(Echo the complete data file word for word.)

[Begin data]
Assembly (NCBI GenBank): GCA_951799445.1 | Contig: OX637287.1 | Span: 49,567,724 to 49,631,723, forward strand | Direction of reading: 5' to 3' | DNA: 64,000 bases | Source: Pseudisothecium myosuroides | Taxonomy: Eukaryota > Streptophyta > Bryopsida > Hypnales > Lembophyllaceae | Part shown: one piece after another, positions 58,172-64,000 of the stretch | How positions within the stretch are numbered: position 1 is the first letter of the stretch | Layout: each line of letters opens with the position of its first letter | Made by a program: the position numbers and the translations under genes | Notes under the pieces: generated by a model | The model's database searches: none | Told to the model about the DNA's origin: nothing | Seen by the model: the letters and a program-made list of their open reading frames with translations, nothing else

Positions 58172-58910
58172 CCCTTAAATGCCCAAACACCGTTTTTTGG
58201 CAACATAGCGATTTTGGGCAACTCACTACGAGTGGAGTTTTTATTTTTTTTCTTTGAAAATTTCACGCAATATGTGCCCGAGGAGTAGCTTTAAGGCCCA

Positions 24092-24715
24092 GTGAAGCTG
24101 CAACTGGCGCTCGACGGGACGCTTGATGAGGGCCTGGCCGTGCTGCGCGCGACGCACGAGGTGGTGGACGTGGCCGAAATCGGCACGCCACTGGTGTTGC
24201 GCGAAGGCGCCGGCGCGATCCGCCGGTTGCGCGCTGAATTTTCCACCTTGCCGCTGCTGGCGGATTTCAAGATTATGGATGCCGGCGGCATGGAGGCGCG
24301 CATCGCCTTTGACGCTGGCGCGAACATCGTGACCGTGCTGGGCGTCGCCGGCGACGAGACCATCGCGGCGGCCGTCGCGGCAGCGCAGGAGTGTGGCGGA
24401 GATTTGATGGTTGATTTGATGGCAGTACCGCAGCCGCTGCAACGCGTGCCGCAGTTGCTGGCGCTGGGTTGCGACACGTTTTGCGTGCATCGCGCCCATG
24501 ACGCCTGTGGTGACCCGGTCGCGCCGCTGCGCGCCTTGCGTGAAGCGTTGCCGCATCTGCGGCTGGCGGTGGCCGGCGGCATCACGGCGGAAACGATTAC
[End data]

Assembly (NCBI GenBank): GCA_951799445.1 | Contig: OX637287.1 | Span: 49,567,724 to 49,631,723, forward strand | Direction of reading: 5' to 3' | DNA: 64,000 bases | Source: Pseudisothecium myosuroides | Taxonomy: Eukaryota > Streptophyta > Bryopsida > Hypnales > Lembophyllaceae | Part shown: one piece after another, positions 58,172-64,000 of the stretch | How positions within the stretch are numbered: position 1 is the first letter of the stretch | Layout: each line of letters opens with the position of its first letter | Made by a program: the position numbers and the translations under genes | Notes under the pieces: generated by a model | The model's database searches: none | Told to the model about the DNA's origin: nothing | Seen by the model: the letters and a program-made list of their open reading frames with translations, nothing else

Positions 58172-58910
58172 CCCTTAAATGCCCAAACACCGTTTTTTGG
58201 CAACATAGCGATTTTGGGCAACTCACTACGAGTGGAGTTTTTATTTTTTTTCTTTGAAAATTTCACGCAATATGTGCCCGAGGAGTAGCTTTAAGGCCCA

Positions 24092-24715
24092 GTGAAGCTG
24101 CAACTGGCGCTCGACGGGACGCTTGATGAGGGCCTGGCCGTGCTGCGCGCGACGCACGAGGTGGTGGACGTGGCCGAAATCGGCACGCCACTGGTGTTGC
24201 GCGAAGGCGCCGGCGCGATCCGCCGGTTGCGCGCTGAATTTTCCACCTTGCCGCTGCTGGCGGATTTCAAGATTATGGATGCCGGCGGCATGGAGGCGCG
24301 CATCGCCTTTGACGCTGGCGCGAACATCGTGACCGTGCTGGGCGTCGCCGGCGACGAGACCATCGCGGCGGCCGTCGCGGCAGCGCAGGAGTGTGGCGGA
24401 GATTTGATGGTTGATTTGATGGCAGTACCGCAGCCGCTGCAACGCGTGCCGCAGTTGCTGGCGCTGGGTTGCGACACGTTTTGCGTGCATCGCGCCCATG
24501 ACGCCTGTGGTGACCCGGTCGCGCCGCTGCGCGCCTTGCGTGAAGCGTTGCCGCATCTGCGGCTGGCGGTGGCCGGCGGCATCACGGCGGAAACGATTAC